atlanta's independent entrepreneur network
Spencer Humphries, second from left, owns Black Tie Barbecue, a catering company, along with (from L-R) Allison Humphries, Neil Rollins, and LaToyin Rollins.
LRBN: We’re in this (metaphorical) elevator together for 30 floors – Hi there, what do you do?
SH: We are Black Tie Barbecue, a full-service catering company that does way more than barbecue. In fact our Bok Choy and our goat cheese sandwiches are just as famous as our ribs.
LRBN: How long did it take you to go from ideation to implementation?
SH: The time it takes to say "We are caterers". We literally started telling people we cater and within days we had our 1st gig. We didn't want for the perfect time or opportunity. We starting working and we've dedicated ourselves to perfecting as we go.
LRBN: You've done a good job of getting PR - what's your secret?
SH: We have been blessed to have friends and supporters who have created opportunities for media coverage. We try our best to stay news-worthy and relevant. We are always trying to push the envelope to top ourselves.
LRBN: You recently hooked up with Patron for an event - how'd you get that connection?
SH: How did Patron find us? We are still scratching our heads on that one. We think they caught word of our Secret Suppers.
LRBN: Ha. Okay, let’s talk cash. How did you fund this thing of yours? Professional kitchen gear can't be cheap.
SH: We are boot strappers. We have no debt or equity (that's credit cards/loans or investors for you non-Wall St. types.) Our business has funded and fueled itself. Which is best. Whenever we need a new grill, it means that we have the profits to support such a purchase. I recommend that aspiring entrepreneurs take the same steps. It's easier to operate a business with no debt.
LRBN: That's a great model to use. Any surprises to owning your own business (positive or otherwise)?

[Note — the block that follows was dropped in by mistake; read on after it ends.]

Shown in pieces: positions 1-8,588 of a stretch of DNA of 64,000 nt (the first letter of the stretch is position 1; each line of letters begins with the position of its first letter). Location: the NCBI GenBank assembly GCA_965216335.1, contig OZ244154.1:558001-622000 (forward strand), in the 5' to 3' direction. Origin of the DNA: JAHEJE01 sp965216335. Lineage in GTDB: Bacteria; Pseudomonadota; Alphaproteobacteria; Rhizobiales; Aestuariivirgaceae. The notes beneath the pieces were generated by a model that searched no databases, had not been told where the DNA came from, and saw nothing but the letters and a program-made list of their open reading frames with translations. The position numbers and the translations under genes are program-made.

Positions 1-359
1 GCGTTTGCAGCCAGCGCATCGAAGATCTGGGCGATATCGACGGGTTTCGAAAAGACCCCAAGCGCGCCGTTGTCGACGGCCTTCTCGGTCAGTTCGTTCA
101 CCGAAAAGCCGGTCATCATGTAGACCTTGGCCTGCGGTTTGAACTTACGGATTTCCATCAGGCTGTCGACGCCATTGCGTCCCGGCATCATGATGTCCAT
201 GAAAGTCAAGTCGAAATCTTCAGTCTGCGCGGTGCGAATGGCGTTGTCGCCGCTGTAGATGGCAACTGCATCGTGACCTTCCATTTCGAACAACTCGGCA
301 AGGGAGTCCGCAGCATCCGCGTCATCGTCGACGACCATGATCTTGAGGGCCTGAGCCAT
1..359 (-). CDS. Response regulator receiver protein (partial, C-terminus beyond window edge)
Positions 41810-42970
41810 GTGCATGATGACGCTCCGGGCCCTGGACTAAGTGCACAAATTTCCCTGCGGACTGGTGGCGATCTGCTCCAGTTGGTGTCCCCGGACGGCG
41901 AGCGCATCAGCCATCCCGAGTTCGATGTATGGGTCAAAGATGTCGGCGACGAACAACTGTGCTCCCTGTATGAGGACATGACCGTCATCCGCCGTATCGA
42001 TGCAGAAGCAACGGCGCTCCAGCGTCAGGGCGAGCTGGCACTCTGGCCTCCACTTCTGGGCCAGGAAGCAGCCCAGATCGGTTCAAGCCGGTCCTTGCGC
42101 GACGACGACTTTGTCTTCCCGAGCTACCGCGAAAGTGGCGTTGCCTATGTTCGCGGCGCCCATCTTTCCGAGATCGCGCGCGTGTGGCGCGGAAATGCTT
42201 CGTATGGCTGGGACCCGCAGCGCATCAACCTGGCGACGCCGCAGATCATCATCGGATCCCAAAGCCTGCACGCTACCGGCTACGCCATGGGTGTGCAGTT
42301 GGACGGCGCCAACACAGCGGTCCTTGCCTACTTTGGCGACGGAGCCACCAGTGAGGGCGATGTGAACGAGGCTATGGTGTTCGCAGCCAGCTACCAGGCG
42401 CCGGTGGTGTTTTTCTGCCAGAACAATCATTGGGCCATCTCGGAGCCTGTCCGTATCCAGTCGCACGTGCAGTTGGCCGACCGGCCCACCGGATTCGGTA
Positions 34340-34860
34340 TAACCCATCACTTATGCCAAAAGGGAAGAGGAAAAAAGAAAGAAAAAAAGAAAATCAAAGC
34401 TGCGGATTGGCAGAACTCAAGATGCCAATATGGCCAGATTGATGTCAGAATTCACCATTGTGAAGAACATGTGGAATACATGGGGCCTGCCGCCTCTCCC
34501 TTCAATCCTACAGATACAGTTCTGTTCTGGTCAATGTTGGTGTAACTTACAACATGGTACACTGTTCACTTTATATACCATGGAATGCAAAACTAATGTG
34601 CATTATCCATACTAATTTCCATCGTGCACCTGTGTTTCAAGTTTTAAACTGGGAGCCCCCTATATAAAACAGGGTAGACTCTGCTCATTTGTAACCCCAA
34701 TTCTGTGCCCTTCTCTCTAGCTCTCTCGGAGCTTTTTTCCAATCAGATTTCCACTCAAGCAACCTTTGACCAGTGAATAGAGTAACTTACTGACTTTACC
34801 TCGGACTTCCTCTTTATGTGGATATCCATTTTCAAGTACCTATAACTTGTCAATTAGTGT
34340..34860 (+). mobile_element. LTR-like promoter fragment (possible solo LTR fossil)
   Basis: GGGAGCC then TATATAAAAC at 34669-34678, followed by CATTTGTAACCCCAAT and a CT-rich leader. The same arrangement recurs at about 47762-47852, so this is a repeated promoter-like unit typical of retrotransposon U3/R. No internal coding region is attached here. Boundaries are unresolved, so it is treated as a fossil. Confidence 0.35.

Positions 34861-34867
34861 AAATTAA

SH: The biggest surprise has been all of our newfound friends. We went into business planning to make the profits, but our newfound friends have been a blessing.
LRBN: Awww. We all heart you guys too. =) What's the biggest mistake you’ve made along the way?
SH: Letting our toddlers man the grill. :-) We are learning by doing so every let down has been a chance to gain wisdom we didn't have prior to the mistake. Most of our policies and procedures are based on mistakes we have made along the way.
LRBN: How did you build up your customer base? I would guess a lot of your business comes from word of mouth and previous customers, so how do you encourage that?
SH: Twitter and Facebook have been awesome. The Secret Suppers, to our surprise, also help a lot. Doing our best to create a quality product and experience has helped. We try our best to connect and reach out to the people who have supported us.
LRBN: Any advice for enterprising indiepreneurs?
SH: Be fearless! Just do! Don't make any excuses. Don't procrastinate. It's okay if you don't have it all figured out. There's always something to learn along the way. We are still learning from our mistakes.
LRBN: What’s next for Black Tie?
SH: Our next frontier is getting on the "preferred" vendor list at some of this town's events facilities.
LRBN: So people should let you know if they've got any ins, huh?
SH: Yes, anyone with a cousin, auntie, pastor, neighbor should help us get in. Aren't you tired of dry chicken at weddings around town?
LRBN: I sure am! Any parting words? (Please feel free to shamelessly promote yourself here if you so desire…)
SH: Hire us! We are allergic to working in cubicles. Also, our final Secret Supper for 2010 will be 11/13. www.black-tie-barbecue.com for more details.